Friday, October 14, 2016

On the summit of Clingmans Dome

It’s the highest peak in Great Smoky Mountains National Park (GSMNP) at 6,643 feet. It’s also the highest point in the state of Tennessee. OK, it’s only the third highest mountain east of the Mississippi, but to make up for this shortcoming, it is the highest point on the Appalachian Trail. And it was the first stop on our recent trip to GSMNP.

Great Smoky Mountains is America’s most visited National Park; the park receives over 9 million visits per year! Much of this traffic is situated along the northern edge of the park near Gatlinburg TN, and along the Newfound Gap Rd. (US- 441) that bisects the park from Gatlinburg to Cherokee, including the 7-mile spur road that follows the TN/NC border to Clingmans Dome.

The high point is named for Thomas Lanier Clingman, one of several explorers who studied and measured North Carolina’s peaks. Known as the “Prince of Politicians,” Clingman represented North Carolina in the United States House of Representatives (1843-1845 and 1847-1858) and the U.S. Senate (1858-1861). During the Civil War he refused to resign his Senate seat and was one of ten senators expelled from the Senate in absentia, after which he served as a general in the Confederate States Army. After the Civil War, Clingman explored and measured mountains in western North Carolina and Tennessee, and as half of the mountain is in the state of NC, the dome was named in his honor.

From the parking area it’s a short, steep, ½ mile hike to the summit observation tower, but the 360˚ view is worth the effort; we lucked out with a clear day and could see as far as Mount Mitchell outside of Asheville, NC, some 73 miles away.

Just before reaching the summit the paved Clingmans Dome Trail intersects with the Appalachian Trail, which follows it for a few hundred feet before veering off again to continue on to Newfound Gap, 7.5 miles east. The section that heads west to Cades Cove is a 24.4-mile rollercoaster over 7 gaps, 4 knobs and 3 mountains. Part of this stretch of the AT coincides with the Mountains-To-Sea Trail, which stretches 1,000 miles all the way to Jockey’s Ridge on the Outer Banks.

At the summit, a concrete tower winds its way up above the treeline to offer outstanding views of the surrounding mountains. The structure is listed on the National Register of Historic Places, and replaced a wooden tower that visitors had to climb to be able enjoy the view before the present concrete tower was erected (1960). Visibility from the summit and tower can be severely impacted by the haze; records show that during the last half of the 20th century the average distance it is possible to see decreased by about 40% in the winter and 80% in the summer.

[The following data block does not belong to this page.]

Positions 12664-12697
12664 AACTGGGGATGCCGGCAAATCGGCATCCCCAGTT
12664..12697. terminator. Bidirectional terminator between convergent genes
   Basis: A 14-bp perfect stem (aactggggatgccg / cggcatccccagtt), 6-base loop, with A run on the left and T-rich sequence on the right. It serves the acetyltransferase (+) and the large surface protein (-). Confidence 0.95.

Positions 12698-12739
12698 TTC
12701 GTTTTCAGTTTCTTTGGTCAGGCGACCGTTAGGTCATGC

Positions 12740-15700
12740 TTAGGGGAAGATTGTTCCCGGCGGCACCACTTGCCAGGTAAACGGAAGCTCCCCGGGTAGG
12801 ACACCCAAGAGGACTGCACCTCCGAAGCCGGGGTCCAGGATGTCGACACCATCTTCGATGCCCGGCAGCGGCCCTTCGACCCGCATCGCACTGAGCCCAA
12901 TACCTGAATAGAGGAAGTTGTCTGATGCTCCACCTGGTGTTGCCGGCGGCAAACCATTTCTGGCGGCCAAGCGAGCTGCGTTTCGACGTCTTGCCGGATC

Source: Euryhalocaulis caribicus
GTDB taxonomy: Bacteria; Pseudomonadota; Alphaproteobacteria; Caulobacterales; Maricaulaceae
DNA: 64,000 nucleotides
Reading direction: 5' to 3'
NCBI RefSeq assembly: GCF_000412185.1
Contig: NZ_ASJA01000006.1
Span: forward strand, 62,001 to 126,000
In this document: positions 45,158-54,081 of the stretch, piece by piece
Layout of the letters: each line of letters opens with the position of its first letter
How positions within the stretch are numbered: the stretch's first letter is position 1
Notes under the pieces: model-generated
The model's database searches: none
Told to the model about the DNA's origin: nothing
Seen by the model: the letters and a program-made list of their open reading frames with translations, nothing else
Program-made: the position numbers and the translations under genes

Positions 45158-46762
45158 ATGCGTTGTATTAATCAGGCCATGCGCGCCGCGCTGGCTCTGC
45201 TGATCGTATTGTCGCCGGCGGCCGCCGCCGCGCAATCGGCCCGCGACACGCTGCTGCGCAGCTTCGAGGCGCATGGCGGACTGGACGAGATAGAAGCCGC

It isn’t only the air quality that has suffered in the past 50 years. The Southern Appalachian spruce-fir forest that covers Clingmans Dome only occurs at the highest elevations in the southeastern US. It is more similar to forests at northern latitudes than to the forests in the adjacent valleys, and has been especially hard hit in recent decades by a small wingless insect native to Europe.  In the pictures you can easily see thousands of white skeletons in the forest; these are the victims of the balsam woolly adelgid, the culprit in the large die-off of Fraser fir. Balsam woolly adelgids have destroyed about 95% of the Fraser firs in the Great Smoky Mountains National Park.

We enjoyed the views and took dozens of photos before heading back down. Vilis wasn’t too impressed with it all, he fell asleep and missed the entire ride back to the visitor center (which is located just next to the parking area). Lauris and Mikus accompanied me in to stamp our National Parks passports, and we picked up a couple of Jr. Ranger booklets for them to work on over the coming days before heading back to the car.

I had hoped to arrive at Clingmans a little earlier in the day as this would have given us the opportunity to hike to Adams Bald, the highest grassy bald in GSMNP; the 3.5-mile trail departs from the Clingmans Dome parking area and would have given us the opportunity to get off the paved roads. However, a chill was settling in and we would have been cutting it close with daylight, and so Adams Bald was left for another day. As we wound our way back out on Clingmans Dome Rd. the boys quickly grew absorbed in their books as we descended in elevation, leaving Clingmans Dome with another state highest point checked off of our list…

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